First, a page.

Investors have mildly responded to the tragic developments in Paris.  Equities tumbled in Asia, with the MSCI Asia-Pacific Index shed more than 1%, and the euro was briefly pushed below $1.07.  The dollar fell to almost JPY122.20.   US Treasury yield slipped around 3 bp.  However, the markets have since stabilized.

The euro remains soft, but it has held above $1.07 in the European morning.  The dollar has rebounded back to the pre-weekend high near JPY123.  US Treasuries are little changed, and European stocks are higher, with the Dow Jones Stoxx 600 up around 0.25% near midday.

The S&P 500 closed poorly before the weekend, and this would have likely taken on toll on Asian shares in any event.  The divergence meme had left the euro vulnerable after the short-squeeze lifted it briefly above $1.08, almost retracing 38.2% of its loss since the FOMC meeting on October 28.  The US-German two-year interest rate differential firm, less than a single basis point from the multi-year high set late last week.   Several ECB officials will be speaking today, and last week’s Q3 GDP estimate was somewhat disappointing, and the uptick in the preliminary CPI to 0.1% year-over-year (with the core being lifted to 1.1% from 1.0%) is hardly sufficient to move anyone’s needle.

Draghi has indicated that all options are on the table for the December 3 meeting.  This includes not only extending QE from its soft initial end date, September 2016, but also potentially a wider range of assets, and increased purchases, as well as a deposit rate cut.  A cut in the deposit rate serves two purposes.  It would likely increase the range assets that can be bought.  It acts as a stimulus in its own right.  Note that  a recent ECB survey found most banks admitted to not using QE funds for making new loans.

Japan reported Q3 GDP contracted 0.2%.  While this was a bit more than the consensus expected, Q2 GDP was revised up to -0.2% from -0.3%.  Many are claiming this is a recession.  We point out that there is not agreed upon definition of a recession, and many have made a fetish out of the two consecutive quarter rule of thumb.  In the 19th century, the end of the business cycle was called, crisis or panic, and then the Great Depression.  Going forward politicians and economists wanted to differentiate the end of a normal end of a business cycle from the Great Depression; hence recession.

This is not just semantics.  The point is that the negative growth in Japan does not signal the end of a business cycle.  Japan’s trend growth is so low (no more than 0.5% according to the BOJ) that a small negative print is partly just noise around the trend.  Moreover, the detail suggested the inventory cycle played a significant role.  Capex was also weak.  However, private consumption increased by 0.5%, which was a tad more than expected and Q2 was revised to -0.6% from -0.7%.  In addition, the GDP deflator rose to 2.0% from 1.5%.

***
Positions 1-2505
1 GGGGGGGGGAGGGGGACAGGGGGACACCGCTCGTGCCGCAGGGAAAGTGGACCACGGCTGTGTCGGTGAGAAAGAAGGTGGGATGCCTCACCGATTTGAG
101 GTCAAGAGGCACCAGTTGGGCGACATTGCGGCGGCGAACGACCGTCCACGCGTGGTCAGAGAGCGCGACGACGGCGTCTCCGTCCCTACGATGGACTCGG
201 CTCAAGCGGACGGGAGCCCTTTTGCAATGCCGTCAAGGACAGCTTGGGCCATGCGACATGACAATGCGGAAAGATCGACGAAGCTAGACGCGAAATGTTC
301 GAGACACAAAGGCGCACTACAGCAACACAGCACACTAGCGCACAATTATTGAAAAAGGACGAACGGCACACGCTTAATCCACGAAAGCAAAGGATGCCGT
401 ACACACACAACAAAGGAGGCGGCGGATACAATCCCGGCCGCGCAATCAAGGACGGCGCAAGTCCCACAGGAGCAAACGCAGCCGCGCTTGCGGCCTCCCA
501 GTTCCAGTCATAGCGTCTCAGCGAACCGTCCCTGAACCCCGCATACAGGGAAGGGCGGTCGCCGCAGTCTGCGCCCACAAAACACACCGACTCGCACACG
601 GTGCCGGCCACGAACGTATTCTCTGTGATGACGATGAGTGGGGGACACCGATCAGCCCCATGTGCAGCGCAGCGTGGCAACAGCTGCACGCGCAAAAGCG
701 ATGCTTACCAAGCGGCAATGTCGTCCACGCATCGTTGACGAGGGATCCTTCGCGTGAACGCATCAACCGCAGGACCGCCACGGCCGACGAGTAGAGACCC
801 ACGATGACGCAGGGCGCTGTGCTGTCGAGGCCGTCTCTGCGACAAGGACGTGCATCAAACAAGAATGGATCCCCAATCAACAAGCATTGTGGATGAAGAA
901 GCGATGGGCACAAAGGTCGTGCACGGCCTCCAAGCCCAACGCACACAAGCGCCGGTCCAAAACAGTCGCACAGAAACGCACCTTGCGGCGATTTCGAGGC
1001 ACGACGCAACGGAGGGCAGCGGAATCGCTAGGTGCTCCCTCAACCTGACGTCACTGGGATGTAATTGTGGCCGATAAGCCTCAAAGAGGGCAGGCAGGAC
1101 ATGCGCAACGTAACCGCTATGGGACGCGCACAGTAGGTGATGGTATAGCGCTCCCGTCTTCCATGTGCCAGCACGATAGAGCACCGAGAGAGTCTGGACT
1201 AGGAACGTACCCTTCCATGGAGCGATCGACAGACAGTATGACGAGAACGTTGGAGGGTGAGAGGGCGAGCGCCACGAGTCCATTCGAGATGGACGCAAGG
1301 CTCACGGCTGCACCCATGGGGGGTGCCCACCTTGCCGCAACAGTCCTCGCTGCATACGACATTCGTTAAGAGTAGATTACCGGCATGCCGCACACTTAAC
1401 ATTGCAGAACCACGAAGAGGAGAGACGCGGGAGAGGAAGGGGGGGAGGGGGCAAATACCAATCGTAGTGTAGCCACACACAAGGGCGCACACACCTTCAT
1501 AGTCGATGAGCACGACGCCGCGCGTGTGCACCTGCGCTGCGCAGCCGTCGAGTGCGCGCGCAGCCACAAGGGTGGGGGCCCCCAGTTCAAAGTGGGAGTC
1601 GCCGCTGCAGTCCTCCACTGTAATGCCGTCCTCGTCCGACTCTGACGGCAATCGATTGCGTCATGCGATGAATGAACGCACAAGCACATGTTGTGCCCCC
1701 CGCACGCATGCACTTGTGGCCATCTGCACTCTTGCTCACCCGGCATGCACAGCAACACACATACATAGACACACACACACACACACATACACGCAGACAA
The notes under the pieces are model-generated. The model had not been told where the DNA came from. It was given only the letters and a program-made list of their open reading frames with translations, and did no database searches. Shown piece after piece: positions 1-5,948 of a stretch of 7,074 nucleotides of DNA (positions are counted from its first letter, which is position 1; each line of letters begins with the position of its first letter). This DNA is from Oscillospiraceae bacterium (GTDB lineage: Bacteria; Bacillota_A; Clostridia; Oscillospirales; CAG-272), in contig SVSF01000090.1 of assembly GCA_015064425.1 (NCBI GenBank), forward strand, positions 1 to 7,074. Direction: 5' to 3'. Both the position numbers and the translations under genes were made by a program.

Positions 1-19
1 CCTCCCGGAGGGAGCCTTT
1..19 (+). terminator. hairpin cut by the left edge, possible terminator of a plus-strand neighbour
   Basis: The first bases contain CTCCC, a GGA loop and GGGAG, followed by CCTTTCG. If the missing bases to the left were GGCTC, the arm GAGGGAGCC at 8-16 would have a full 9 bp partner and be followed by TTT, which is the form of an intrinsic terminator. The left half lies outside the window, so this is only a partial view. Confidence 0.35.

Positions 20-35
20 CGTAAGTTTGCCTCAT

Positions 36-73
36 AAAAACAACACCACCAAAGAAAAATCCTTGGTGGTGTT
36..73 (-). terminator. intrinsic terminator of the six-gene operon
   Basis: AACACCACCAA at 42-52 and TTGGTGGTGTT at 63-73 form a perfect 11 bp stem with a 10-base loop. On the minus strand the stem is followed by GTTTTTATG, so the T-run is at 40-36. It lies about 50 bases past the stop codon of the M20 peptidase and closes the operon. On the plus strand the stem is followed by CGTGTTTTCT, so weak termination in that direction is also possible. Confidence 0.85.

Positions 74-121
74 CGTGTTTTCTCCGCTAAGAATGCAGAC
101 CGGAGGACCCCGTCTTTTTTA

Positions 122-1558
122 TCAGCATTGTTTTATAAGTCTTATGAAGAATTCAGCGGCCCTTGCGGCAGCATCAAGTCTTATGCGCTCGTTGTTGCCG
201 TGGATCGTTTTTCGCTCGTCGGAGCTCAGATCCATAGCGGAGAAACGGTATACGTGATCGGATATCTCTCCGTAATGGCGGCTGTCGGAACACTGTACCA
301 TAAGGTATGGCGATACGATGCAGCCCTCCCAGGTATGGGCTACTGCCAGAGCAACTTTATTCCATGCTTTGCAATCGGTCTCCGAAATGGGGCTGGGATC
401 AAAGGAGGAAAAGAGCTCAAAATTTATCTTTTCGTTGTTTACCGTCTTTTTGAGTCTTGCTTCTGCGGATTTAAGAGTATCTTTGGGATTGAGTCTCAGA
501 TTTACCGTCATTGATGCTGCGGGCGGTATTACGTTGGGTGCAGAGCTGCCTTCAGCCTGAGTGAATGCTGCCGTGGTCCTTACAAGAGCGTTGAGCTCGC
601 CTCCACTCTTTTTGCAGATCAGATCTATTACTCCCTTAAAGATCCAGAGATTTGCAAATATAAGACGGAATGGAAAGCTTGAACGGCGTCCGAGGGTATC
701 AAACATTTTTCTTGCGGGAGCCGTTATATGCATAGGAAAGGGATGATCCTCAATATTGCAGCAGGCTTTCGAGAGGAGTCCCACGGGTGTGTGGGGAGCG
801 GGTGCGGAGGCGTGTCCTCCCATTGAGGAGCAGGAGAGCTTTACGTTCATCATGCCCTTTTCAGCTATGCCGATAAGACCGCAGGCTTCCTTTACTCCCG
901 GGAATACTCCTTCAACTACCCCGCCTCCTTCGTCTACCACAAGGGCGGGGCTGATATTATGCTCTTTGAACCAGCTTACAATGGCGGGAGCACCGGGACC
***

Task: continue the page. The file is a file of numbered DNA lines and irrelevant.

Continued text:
Whether the contraction denotes a recession or not is important also from the kind of policy response that is likely.  By understanding the way that Japanese officials will view the data is important.  They will not view it as a recession.  The BOJ meets later this week, and Kuroda will hold his usual press conference.    The same arguments he offered for not easing last month are still applicable now.  On the other hand, the Abe government has already reportedly been working toward a supplemental budget.

Of note, before the weekend DBRS affirmed Portugal’s investment grade rating with a stable outlook.  There was some fear of a downgrade, as the other rating agencies place it below investment grade.  There has been a sigh of relief and Portugal’s 10-year yield is off 6 bp, while most bond markets are in Europe are a touch heavier.

Sterling has been weighed down by a the largest decline in Rightmove’s house price index of the year (-1.3% in November month-over-month).  Some also are arguing that the attack on Paris may influence the EU referendum debate in the UK.  It is possible, of course, but many claimed that the refugee/immigration issue was going to do that previously, and it did not.

We peg initial support for sterling in the $.15145-$1.5170 area.  It will take a break of the $1.5120 area to denote anything significant.  The euro fell to three-month lows against sterling  near GBP0.7025  but rebounded to GBP0.7080.  A move above GBP0.7100 would spur another bout of short-covering.

Finally, we note that the PBOC fixed the dollar-yuan higher for the tenth consecutive session.  This pattern sparked speculative sales of the offshore yuan (CNH) and produced a widening of the onshore (CNY) and offshore yuan.   Late in the local session, it appeared some policy banks may have sold dollars ostensibly to break the one-way market.    The pre-weekend report indicating that the IMF staff endorses the yuan’s membership in the SDR is important but did not spark new flows into China.